An attorney who filed a lien for attorney fees prior to judgment being entered in a dissolution proceeding lost his case before the Court of Appeals after it determined Indiana statute requires the lien be filed after a judgment in the case is entered.
Paul Watts represented a woman in her dissolution proceeding for 14 months until she discharged him. In September 2012, he filed a notice of attorney fee lien in the court where he sought to hold a lien on all money and property awarded to the woman in order to collect $5,649.48.
Judgment was entered in the dissolution proceeding in September 2013. Richard Clem, who represented the husband in the matter, did not distribute any of the funds awarded to the wife from the husband to Watts to cover the lien. Watts then filed a complaint against Clem and the wife for the lien amount.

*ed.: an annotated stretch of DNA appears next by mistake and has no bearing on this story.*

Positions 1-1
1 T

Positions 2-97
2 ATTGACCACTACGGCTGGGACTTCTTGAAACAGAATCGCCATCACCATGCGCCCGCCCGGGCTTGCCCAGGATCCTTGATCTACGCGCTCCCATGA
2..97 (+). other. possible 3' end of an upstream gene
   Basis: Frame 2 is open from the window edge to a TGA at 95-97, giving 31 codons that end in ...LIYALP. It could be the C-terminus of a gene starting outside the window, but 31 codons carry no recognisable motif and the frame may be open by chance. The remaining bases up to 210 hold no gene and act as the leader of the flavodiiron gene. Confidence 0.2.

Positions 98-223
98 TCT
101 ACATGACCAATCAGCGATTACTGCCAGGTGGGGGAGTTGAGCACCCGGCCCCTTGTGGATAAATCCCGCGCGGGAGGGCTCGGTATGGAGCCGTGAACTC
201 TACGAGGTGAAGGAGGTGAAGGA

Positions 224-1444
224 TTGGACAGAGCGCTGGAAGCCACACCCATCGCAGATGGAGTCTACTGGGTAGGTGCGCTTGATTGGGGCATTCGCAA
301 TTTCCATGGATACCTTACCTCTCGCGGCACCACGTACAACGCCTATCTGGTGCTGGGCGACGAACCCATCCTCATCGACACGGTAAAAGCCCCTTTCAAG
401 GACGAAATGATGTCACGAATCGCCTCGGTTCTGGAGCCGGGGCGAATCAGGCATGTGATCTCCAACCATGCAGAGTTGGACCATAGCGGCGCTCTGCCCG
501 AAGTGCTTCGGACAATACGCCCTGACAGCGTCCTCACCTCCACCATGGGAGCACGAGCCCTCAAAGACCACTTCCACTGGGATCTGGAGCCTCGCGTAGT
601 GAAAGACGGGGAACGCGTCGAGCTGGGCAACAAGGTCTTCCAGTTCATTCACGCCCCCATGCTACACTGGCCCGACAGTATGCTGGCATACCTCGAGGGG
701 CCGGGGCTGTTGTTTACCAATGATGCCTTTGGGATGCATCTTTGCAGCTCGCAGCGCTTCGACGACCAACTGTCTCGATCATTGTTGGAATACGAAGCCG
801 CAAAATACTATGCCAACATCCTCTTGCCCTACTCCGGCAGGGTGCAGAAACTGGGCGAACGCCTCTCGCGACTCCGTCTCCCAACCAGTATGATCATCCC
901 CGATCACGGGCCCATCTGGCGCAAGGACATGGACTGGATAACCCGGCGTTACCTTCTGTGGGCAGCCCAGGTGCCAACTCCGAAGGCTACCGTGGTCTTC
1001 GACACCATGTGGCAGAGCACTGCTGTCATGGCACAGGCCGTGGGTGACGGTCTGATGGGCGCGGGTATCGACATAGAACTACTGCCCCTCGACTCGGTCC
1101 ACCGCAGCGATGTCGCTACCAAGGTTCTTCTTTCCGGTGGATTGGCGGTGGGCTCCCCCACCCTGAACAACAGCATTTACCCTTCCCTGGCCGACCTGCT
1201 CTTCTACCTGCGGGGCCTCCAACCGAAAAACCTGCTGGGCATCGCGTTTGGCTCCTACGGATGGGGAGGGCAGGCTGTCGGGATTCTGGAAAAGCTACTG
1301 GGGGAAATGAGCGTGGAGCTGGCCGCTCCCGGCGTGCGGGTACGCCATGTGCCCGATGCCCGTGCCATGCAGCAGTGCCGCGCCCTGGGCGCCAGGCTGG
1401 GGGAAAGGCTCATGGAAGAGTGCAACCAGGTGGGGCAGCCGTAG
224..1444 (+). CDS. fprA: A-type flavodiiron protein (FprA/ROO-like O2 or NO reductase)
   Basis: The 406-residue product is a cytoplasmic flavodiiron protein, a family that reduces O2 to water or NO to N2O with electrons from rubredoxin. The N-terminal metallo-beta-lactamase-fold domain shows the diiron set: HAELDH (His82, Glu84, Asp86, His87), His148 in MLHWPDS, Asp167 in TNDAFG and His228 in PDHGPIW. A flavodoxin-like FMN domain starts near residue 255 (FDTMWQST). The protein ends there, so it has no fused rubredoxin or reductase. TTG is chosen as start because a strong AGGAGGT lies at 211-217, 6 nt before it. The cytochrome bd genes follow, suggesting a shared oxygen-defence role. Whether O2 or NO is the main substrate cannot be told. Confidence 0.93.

Both attorneys filed for summary judgment, with the trial court granting Watts’ motion.
In Richard A. Clem v. Paul J. Watts, 60A05-1406-PL-297, Clem argued, and the appeals court agreed, that the statute does not allow for an attorney to file the lien prior to judgment being entered.
Watts argued that a 2004 amended version of the statute allows him to do so because the language changed from “within 60 days from the time such judgment shall have been rendered” to “not later than 60 days after the judgment is rendered.”
The judges rejected his argument, citing the legislative intent and the courts’ construction of the mechanic’s lien statutes, where a person who seeks a lien must file notice of his or her intent in the recorder’s office not later than 60 days after performing labor or furnishing materials. That 60-day period begins when a subcontractor “finishes task for which it was hired.”
“Similarly, the sixty-day period for filing a notice of intention to file an attorney fee lien commences when the judgment is entered,” Senior Judge John Sharpnack wrote.